• Like cash: no intermediaries. But unlike cash: it's completely borderless. I can load a virtual truck with a ton of virtual gold and ship it to the other side of the Earth and it will arrive in 10 minutes.
  • Programmable. Bitcoin has a scripting language that recently got enhanced. The scripting language enables new innovations on top of the blockchain to support micro-payments (Lightning Network.)

So what about loans? No problem. As long as you find someone willing to lend. Interest rate? Market driven of course. If the world's global productivity is increased by 2%, then any project/company that couldn't match that wouldn't be funded. Is that a problem? No, that's a good thing. It ensures that crappy companies won't get funding.

But my secret love for bitcoin is none of the above. Instead what I find interesting is the separation of money from the state. If the state cannot print money (disguised as "issuing bonds" or "QE - Quantitative Easing",) then it has to acquire money on the open market. Therefore, to raise income it would have to 1) raise taxes or 2) ask for loans on the international market at a real market risk valued interest rate.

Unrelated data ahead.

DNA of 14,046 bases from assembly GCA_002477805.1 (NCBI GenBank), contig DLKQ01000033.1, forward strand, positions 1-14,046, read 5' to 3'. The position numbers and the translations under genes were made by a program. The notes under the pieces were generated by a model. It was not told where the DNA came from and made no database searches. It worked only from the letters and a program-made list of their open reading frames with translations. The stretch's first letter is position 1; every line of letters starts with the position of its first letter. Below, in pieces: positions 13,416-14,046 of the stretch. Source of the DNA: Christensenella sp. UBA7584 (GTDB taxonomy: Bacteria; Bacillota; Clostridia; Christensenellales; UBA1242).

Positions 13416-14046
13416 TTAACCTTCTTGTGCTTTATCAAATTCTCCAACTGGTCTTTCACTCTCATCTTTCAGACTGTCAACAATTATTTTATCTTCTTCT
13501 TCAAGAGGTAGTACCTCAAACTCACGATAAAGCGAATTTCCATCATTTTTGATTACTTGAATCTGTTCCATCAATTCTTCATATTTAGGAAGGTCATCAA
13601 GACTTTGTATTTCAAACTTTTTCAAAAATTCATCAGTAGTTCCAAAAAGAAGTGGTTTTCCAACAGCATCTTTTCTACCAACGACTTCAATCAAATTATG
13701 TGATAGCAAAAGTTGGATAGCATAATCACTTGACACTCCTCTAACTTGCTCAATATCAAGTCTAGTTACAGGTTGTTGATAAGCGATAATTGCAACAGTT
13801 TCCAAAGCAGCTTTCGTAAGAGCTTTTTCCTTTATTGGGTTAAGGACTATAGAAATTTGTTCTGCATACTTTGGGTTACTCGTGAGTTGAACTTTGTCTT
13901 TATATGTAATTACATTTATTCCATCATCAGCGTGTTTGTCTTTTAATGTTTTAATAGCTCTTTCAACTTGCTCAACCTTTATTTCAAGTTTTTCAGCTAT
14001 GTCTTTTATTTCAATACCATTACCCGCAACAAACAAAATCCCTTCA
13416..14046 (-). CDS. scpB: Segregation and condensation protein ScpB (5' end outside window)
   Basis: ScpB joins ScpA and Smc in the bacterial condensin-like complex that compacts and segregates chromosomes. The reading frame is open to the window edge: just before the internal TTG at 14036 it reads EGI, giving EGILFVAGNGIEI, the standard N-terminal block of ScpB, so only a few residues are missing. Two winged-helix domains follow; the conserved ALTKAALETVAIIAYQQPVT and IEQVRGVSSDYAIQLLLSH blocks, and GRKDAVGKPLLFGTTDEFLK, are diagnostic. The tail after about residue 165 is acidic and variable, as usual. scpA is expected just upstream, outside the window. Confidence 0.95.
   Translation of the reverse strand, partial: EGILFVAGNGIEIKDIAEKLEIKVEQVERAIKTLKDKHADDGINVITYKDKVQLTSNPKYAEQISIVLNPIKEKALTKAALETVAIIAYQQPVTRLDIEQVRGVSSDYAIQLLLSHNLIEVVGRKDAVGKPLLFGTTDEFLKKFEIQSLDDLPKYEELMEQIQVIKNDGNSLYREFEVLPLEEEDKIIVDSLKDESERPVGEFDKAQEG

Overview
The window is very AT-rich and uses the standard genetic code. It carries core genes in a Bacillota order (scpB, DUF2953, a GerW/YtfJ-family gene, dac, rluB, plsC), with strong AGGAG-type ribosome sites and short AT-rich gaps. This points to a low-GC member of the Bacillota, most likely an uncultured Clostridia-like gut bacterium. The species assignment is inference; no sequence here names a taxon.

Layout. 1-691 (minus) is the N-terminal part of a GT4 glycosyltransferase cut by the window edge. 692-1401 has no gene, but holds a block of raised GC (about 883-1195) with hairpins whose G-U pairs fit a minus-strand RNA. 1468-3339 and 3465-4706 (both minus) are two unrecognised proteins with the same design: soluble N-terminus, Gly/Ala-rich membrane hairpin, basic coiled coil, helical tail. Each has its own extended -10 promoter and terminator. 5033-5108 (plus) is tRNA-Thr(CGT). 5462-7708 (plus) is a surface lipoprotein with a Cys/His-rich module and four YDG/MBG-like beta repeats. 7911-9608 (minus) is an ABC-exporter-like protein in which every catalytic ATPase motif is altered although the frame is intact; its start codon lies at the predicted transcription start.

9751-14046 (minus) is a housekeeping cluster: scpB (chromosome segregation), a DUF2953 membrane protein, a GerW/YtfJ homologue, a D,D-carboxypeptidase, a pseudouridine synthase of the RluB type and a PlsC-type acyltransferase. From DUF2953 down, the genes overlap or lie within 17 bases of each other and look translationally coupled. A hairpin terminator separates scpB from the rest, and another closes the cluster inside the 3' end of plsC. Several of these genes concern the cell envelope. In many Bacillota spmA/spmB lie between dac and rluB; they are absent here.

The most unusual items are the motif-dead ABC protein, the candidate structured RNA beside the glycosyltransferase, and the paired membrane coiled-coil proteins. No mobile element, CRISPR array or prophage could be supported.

And no more inflation. Money becomes market driven. If you mistreat, you'll get punished. This is true for individuals, households, and in this model, including governments. There's no "secret inflation" or constant "higher debt" that governments can use to compensate for budget deficits. If your government can't handle the budget, there'll be incentive for people voting for politicians who would.

Remember that central banks are institutions that consistently fail. We don't need them. We can replace them with technology. The road has been paved and it's nice and shiny. You can choose to walk this road, or (front) run it.

Datavetaren